Peralta's parents were supposed to visit him during spring training, but massive, sustained power outages throughout Venezuela forced the cancellation of their flight. At the same time, Aguilar couldn't reach his family for a day-and-a-half because of the power outages. His mother was with him at the time, and as texts didn't land and phone calls didn't connect, Aguilar tried to allay his mother's fears as best he could.
"It was hard before, and right now it's even worse," says Milwaukee starter Jhoulys Chacin, whose hometown of Maracaibo has been hard-hit by electricity shortages.
With six Venezuelans on their active roster—Aguilar, Chacin, Orlando Arcia, Manny Pina, Hernan Perez and Junior Guerra—the Brewers have one of the largest Venezuelan contingents in the majors. Manager Craig Counsell relies on first base coach Carlos Subero to keep the pulse of the group. Last year, in particular, Counsell says he spent time watching Periscope and Facebook Live videos with Subero and his players as events were happening.
"It's alarming," Counsell says. "For United States citizens, it's tough to put reality around it, really. It's a revolution. It's literally a revolution.
"There's humanitarian concerns everywhere in the country. It's definitely on their minds, as it has to be. How could it not be? Because they all have family dealing with it."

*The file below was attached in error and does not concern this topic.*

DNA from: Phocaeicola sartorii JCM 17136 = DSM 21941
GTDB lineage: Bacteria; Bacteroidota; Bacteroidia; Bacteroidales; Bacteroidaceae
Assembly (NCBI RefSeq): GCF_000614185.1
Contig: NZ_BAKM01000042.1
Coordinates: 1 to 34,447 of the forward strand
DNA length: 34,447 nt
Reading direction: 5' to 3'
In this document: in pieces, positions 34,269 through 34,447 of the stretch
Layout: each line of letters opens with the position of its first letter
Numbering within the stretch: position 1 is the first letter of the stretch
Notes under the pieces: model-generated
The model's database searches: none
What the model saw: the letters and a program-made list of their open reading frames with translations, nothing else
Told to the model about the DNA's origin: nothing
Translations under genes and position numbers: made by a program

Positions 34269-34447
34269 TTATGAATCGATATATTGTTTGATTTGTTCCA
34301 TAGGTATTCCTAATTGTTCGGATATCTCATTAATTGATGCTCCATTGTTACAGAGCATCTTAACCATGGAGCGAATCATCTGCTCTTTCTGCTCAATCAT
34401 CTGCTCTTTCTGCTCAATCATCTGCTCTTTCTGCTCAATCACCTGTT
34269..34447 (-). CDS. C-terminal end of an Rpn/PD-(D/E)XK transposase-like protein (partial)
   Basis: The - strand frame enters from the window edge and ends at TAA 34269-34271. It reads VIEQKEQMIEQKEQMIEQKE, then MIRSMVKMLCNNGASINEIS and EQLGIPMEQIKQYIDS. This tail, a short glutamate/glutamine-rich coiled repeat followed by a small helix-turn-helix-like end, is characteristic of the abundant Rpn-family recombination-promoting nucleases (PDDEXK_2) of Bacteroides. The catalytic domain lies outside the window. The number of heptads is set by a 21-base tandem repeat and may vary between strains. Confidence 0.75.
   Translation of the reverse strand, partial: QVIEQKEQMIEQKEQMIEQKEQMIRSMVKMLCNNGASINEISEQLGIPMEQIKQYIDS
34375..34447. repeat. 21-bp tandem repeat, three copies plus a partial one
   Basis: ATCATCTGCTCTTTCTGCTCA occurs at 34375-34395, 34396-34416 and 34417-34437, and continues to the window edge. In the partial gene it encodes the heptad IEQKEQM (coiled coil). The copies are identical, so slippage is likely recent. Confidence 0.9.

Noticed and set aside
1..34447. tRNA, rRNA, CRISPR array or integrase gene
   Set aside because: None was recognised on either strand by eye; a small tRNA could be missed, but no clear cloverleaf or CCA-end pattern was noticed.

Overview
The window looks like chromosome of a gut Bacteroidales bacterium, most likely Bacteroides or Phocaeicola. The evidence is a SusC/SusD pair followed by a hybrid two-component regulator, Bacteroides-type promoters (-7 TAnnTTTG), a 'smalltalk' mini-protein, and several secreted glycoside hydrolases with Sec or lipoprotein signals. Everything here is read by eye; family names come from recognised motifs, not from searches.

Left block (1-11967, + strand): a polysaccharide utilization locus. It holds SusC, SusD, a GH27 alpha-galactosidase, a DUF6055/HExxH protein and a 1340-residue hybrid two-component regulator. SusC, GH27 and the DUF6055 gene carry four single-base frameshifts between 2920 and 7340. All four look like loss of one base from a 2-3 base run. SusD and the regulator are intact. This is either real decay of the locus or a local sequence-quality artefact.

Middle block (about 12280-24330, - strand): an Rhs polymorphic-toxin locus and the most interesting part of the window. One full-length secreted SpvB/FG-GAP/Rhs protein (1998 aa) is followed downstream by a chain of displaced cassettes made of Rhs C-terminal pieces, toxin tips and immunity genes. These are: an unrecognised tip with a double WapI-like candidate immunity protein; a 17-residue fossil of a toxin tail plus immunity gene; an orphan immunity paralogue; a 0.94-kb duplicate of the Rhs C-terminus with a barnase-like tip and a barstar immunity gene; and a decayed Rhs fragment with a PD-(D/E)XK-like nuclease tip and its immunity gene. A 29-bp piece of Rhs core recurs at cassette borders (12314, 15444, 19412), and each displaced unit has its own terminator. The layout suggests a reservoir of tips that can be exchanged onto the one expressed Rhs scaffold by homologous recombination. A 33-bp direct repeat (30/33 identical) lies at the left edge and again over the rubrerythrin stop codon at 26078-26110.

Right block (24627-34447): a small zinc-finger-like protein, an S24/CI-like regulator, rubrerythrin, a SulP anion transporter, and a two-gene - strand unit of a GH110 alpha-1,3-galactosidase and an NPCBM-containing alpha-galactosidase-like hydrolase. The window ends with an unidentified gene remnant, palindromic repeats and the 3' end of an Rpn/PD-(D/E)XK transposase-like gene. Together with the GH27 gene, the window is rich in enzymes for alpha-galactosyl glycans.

And now, flights are grounded, canceling visits and leaving many players, like Philadelphia's Hernandez and Washington's Anibal Sanchez, to send care packages by boat—which takes longer.
Martinez, whose father famously hit the home run that bounced off Jose Canseco's head in 1993 in Cleveland, has been one of the more active and outspoken players regarding his beloved homeland. Last September, the Cardinals supported him by offering $10 tickets to three games with Milwaukee and donating 75 percent of those proceeds to Martinez's Venezuelan relief efforts—mainly, donations to children in hospitals who are hungry. Fans also donated food items for Venezuelan relief that series, an effort that Martinez says elicited some 200,000 food items.
Though Ramos' kidnapping occurred eight years ago, it remains a stark reminder of the underlying danger accompanying an already difficult situation. The intrusion occurred around dinnertime at his mother's home in Valencia in November 2011. Ramos was held captive in a mountain hideout for 51 hours before being rescued by Venezuelan government forces. He now advises others strongly that when they are home, they should not leave the house alone and, especially, they should not wear anything that targets them as professional baseball players. That means no gold chains, no jewelry, no designer clothes.
"Before my case, I was enjoying my time, my life, my country," Ramos says. "I grow up in my neighborhood, I was walking on the street by myself, enjoying the neighborhood I grew up. I didn't know that crazy thing would happen to me.
"After that, I have to take care of myself, I have to protect my family, so that's what I'm doing right now."
According to Ramos, the Venezuelan government helps some of the higher-profile players—All-Stars like Altuve and Detroit's Miguel Cabrera—with police and security protection. In the immediate aftermath of what he calls his "case," Ramos says he, too, received government help.